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Catastrophic Risk

Standard approaches analyze risk via what is known as expected utility theory. Given a choice between two courses of action choose the one that maximizes expected utility (or if you will, minimizes expected disutility) where expected utility is a product of the probability of an event x its utility. That means you need two pieces of information to proceed – knowledge of the likelihood of the event (probability) and how much you value the outcome (utility).

About 15 years ago, James Hansen raised what became known as the Venus Scenario. He argued that if we carried on with business as usual qua carbon output we would reach a concentration of CO2 in the atmosphere high enough to make it possible that over 10,000 years the oceans would boil away - which is what happened on Venus. Assume that is an outcome with high disutility. What is its probability? Hansen did not say, he just said it was possible. But notice the following: assume the disutility of the end of all life is, if not infinite, just short of that. Then what the probability of it is does not matter – as long as it is non-zero, the product of the disutility of that outcome x it non-zero probability will be large enough that we ought to avoid it at all costs.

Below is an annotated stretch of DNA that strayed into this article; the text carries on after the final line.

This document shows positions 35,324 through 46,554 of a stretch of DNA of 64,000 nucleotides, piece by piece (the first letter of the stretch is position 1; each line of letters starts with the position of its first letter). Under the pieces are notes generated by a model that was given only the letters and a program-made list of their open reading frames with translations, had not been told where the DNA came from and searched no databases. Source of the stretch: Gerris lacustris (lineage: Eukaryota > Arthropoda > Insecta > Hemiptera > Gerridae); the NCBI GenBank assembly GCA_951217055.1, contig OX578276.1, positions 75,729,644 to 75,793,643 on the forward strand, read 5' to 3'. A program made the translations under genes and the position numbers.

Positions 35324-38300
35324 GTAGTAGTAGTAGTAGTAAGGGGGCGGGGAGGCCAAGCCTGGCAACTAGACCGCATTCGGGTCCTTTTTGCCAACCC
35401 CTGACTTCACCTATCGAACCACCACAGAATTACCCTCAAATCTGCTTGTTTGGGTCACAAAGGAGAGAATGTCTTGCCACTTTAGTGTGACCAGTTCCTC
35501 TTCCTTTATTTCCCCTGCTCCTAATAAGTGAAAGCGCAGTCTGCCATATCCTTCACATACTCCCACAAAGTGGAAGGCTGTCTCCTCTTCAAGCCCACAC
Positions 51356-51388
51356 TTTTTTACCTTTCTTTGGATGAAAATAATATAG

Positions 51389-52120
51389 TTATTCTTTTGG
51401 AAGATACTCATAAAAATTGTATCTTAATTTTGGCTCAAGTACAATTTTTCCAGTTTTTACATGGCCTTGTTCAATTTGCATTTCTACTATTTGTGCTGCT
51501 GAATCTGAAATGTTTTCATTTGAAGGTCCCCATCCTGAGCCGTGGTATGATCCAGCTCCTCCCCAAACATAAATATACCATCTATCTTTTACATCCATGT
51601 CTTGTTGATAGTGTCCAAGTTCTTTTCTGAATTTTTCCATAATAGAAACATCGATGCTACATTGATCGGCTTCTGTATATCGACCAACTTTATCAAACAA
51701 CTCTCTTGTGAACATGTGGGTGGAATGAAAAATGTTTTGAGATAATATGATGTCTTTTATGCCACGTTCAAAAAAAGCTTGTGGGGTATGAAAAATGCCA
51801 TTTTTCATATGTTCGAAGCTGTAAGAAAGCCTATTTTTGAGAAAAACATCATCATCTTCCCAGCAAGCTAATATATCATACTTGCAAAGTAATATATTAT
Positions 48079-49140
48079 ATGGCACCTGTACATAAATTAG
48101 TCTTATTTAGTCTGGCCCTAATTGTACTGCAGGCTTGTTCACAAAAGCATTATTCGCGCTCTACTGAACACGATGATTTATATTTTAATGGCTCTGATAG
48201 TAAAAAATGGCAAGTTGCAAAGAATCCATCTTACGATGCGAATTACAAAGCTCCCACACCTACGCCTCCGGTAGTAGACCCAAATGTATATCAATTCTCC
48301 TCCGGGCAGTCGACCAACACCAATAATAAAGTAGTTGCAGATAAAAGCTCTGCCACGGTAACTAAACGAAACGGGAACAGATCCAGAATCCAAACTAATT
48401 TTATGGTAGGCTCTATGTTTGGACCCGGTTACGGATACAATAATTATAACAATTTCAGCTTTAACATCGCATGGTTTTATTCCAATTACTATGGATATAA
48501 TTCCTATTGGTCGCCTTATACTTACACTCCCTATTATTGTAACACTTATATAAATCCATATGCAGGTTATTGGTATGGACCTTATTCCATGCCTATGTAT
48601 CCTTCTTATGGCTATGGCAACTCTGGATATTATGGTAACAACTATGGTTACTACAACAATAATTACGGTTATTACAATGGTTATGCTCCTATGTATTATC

But of course we have not done that. But that is not the end of the story. Science can never rule of the possibility of risk. As such we live in a world in which many things have a non-zero probability of producing a catastrophic outcome. Nordhaus argues that (2009, 14): “In fact, there is very little that we can rule out with 100 percent probability in most areas. … Example [sic] would include biotechnology, strangelets, runaway computer systems, nuclear proliferation, rogue weeds and bugs, nanotechnology, emerging tropical diseases, alien invaders, asteroids, enslavement by advanced robots, and so on. “ As such, we face what he terms, an “infinity of infinitely bad outcomes”.

What should we do in the face of this catalogue of awful possibilities? Expected utility theory gives us no guidance. Instead the reaction of people like Nordhaus (along with Posner and Sunstein) has been to argue that we have no alternative but to ignore them. My goal is to develop a third alternative.